Nita had laid charcoal in the grill and matches were waiting on a small table. I squirted a little fire starter from a metal can and lit the fire, which leaped into flame but soon settled down to a low, flickering glow. I figured in fifteen or twenty minutes it would be ready.

"The view is spectacular," I said as I went back into the kitchen.

"That's what convinced me to buy the house," Nita said, looking up from the salad.  I saw that she'd put the roses in a vase. "I hope I planned enough food for you," she added.

"The salad looks huge."

"Well, that's about it, that and steaks. Do you want to do the honors and grill them?"

"Sure, but the fire won't be ready for a while."

"Why don't you open the wine," she said, nodding toward a pair of bottles on the counter a little to her left. A corkscrew was lying by them, ready to be used.

Picking up one of the identical bottles, I remembered watching out of the corner of my eye as Hank had opened the wine at my apartment a few nights earlier. Trying to look as knowledgeable as possible, I followed the steps he'd taken. For lack of a knife, I used the point of the corkscrew to pierce and cut away the foil wrapper over the cork, then inserted it and twisted it in. I was surprised and pleased when the cork slid out easily, allowing me to look like I knew what I was doing.

Nita had sat out two glasses, not slender ones like the once Hank had chosen for the Sauvignon Blanc, but a wider, more globular type, which I assumed were appropriate for the deep red wine she'd provided.

Remembering an old film in which Adolph Menjou poured a little wine into a glass and swirled it around before offering it to his female costar, I did the same, then handed the glass to Nita for her appraisal.

She smiled at me, smelled it carefully and took a discerning sip.

"It's a Mendocino Pinot Noir," she said. "I hope you like it."

I remembered that Mendocino was a town on the coast north of San Francisco but didn't associate it with wine production. I decided Hank had been right. If I was going to live in California I'd better learn at least a little about wine.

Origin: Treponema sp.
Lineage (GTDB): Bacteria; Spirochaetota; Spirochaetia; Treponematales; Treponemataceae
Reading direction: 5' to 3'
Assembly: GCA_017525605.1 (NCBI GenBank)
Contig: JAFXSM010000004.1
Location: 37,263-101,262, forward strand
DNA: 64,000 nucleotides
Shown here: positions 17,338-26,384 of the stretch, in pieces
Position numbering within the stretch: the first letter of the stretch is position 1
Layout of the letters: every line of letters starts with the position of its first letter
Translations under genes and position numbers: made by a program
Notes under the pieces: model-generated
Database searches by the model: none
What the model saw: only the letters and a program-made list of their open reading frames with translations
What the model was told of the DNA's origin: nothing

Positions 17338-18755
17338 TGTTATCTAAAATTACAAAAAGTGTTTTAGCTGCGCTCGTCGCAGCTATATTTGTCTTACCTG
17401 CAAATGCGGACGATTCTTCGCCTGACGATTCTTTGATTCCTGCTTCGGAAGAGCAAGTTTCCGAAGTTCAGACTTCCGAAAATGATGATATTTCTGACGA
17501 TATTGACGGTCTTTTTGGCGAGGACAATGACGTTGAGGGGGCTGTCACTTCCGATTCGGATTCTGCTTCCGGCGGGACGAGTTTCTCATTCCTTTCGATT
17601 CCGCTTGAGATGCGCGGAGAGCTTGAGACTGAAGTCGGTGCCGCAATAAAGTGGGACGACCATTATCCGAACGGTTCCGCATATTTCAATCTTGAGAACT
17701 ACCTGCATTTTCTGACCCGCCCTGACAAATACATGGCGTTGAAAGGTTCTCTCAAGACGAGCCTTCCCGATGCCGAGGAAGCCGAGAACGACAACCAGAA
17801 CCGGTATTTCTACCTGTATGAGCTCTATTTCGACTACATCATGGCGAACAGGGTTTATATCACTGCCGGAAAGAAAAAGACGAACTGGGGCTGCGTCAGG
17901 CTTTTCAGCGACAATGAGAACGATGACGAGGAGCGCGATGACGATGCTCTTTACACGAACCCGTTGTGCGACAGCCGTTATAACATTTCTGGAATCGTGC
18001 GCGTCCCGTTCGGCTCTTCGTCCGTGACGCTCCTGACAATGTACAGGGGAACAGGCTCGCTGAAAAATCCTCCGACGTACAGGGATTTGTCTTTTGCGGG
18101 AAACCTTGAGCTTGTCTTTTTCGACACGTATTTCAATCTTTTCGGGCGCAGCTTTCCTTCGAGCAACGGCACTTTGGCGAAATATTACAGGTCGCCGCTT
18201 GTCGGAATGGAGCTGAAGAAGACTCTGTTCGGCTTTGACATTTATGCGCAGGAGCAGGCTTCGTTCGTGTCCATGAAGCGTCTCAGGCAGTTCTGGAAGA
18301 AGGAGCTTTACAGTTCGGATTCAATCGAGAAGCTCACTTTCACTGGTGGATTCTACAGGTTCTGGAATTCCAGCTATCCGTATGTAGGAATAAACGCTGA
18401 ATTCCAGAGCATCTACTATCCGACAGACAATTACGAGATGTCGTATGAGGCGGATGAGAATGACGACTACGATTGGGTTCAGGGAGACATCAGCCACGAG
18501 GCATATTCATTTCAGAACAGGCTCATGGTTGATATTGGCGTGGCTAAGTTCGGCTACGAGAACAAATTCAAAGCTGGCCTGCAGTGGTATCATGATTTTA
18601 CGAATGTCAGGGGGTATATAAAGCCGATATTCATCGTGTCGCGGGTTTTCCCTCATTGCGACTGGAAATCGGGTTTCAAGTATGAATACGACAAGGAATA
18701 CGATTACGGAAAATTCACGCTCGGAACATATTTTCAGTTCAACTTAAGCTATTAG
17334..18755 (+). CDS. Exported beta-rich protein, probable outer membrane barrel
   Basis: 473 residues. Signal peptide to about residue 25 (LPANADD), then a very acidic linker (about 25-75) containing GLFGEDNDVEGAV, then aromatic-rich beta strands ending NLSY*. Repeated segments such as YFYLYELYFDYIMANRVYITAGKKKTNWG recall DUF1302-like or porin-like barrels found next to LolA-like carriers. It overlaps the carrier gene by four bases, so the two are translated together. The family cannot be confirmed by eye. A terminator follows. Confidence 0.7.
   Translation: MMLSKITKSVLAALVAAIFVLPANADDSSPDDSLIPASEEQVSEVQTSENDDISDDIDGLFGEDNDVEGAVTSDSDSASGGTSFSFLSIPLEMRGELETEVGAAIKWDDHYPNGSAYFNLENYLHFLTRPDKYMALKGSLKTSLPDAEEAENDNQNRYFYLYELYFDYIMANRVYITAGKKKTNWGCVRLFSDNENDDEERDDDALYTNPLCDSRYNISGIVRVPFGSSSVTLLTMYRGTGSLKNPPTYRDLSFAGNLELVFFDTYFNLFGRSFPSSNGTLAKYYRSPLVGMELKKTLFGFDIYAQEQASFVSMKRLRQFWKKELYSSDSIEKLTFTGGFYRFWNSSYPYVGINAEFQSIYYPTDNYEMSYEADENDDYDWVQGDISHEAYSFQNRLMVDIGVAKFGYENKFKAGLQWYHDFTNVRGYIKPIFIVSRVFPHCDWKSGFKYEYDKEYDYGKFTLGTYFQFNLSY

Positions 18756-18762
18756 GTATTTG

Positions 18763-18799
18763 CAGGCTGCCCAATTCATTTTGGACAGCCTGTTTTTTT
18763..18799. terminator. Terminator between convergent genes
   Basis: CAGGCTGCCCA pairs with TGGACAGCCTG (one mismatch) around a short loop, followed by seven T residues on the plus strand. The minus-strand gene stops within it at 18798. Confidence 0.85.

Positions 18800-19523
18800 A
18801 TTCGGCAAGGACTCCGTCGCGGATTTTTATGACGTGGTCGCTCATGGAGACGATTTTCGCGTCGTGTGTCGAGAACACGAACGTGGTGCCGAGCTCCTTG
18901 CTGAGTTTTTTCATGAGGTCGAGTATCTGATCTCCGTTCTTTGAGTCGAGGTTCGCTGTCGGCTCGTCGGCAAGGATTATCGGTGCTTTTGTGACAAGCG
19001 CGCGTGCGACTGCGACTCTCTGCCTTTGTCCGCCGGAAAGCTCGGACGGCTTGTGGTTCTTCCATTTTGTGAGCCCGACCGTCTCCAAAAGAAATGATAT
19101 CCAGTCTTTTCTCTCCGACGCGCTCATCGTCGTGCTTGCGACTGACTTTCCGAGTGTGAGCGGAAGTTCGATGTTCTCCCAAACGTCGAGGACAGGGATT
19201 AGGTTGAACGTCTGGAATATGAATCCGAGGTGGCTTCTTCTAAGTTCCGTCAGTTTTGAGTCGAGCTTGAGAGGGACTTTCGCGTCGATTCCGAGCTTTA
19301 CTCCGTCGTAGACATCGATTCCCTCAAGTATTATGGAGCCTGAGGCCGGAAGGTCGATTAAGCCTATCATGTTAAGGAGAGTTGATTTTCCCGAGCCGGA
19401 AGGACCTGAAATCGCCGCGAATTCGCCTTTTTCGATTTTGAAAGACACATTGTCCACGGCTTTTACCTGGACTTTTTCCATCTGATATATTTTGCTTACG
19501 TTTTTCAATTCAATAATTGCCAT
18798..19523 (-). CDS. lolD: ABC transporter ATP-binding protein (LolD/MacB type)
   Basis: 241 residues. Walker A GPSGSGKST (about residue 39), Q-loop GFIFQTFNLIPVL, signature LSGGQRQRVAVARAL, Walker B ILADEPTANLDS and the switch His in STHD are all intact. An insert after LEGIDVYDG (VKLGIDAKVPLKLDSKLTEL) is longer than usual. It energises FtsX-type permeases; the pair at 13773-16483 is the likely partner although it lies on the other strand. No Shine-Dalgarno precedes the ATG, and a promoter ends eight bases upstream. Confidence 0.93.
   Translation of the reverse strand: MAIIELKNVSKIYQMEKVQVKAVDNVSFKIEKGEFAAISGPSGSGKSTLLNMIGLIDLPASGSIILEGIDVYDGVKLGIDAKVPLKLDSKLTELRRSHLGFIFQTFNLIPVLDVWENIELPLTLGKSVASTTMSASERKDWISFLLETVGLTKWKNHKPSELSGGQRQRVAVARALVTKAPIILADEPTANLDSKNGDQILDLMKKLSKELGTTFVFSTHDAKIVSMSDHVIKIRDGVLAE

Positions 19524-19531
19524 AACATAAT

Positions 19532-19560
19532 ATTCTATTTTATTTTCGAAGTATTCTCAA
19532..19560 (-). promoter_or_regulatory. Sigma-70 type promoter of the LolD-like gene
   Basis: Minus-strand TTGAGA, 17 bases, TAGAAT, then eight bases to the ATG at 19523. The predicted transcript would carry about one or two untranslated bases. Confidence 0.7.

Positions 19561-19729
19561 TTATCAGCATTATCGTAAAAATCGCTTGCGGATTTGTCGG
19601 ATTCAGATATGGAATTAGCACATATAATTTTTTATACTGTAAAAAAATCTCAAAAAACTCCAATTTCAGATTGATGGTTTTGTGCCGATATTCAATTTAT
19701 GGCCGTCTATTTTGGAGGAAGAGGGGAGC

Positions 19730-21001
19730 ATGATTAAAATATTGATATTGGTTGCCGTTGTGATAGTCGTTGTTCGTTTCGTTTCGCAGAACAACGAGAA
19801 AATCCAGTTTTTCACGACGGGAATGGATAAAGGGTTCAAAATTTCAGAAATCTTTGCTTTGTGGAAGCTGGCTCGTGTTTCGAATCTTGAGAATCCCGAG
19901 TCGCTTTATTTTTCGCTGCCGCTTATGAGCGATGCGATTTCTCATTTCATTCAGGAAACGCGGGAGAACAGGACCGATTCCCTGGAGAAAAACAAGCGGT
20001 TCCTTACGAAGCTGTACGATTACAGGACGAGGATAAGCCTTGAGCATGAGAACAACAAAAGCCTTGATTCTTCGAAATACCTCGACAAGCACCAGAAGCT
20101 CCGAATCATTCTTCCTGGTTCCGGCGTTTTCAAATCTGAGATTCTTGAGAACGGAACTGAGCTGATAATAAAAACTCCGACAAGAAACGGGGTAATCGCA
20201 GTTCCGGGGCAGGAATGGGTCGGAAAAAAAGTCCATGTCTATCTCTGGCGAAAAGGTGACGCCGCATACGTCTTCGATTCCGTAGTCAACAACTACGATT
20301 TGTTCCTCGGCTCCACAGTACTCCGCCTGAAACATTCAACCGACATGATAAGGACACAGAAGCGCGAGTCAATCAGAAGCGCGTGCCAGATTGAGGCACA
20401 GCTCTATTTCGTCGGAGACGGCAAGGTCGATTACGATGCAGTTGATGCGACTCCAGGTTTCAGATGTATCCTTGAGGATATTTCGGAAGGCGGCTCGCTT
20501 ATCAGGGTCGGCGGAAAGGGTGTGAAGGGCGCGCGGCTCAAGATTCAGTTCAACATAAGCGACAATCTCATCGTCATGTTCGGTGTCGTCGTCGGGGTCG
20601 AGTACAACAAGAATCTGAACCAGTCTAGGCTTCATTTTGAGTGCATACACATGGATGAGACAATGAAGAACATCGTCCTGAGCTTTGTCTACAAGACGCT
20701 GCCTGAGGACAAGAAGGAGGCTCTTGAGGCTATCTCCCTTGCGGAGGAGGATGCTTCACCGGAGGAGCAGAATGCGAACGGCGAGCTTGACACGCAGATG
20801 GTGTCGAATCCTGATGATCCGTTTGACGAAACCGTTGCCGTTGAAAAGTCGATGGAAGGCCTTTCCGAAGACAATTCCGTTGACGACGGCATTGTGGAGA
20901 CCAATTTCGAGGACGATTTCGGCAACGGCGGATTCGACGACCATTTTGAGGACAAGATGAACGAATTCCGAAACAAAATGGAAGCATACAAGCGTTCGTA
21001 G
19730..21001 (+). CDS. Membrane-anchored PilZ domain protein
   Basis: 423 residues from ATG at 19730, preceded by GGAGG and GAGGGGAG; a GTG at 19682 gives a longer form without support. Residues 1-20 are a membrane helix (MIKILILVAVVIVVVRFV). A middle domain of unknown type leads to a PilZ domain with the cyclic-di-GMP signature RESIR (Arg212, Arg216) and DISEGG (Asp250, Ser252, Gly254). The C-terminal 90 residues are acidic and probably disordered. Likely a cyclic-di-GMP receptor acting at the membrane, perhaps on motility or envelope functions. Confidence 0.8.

I poured a little into the other glass and swirled it as I'd done before, then lifted it to my nose and took a deep breath. It smelled spicy with a heavy, almost earthy fragrance which for some odd reason immediately reminded me of the Mississippi river and the damp bottom lands of home.

Suddenly my mind jolted back to dark, humid nights with Rick at the little cabin south of James and my heart made an almost painful leap. An involuntarily moan escaped my lips, which Nita took as appreciation of the wine.

"Wonderful, isn't it?"

"Yes," I managed to say, then covered my emotions by taking a tentative sip. If anything, the taste only confirmed what the fragrance had already told me. The wine was dark and heavy and full of secrets. I couldn't decide if I really liked it or not, but I sensed that in time I would.

The salad done, we poured more generous portions of the wine and carried our glasses out onto the deck, where we sat side by side and watched the lights come on over Los Angeles.

As we sipped the wine and waited for the fire in the grill to smolder into glowing embers I realized that without any conscious thought I'd made a decision. I reached across the narrow space between us and took Nita's hand. If she wanted me, I'd make love to her tonight.

She squeezed my hand slightly and turned to smile, a simple, gentle smile.

The agreement had been struck.

To be continued.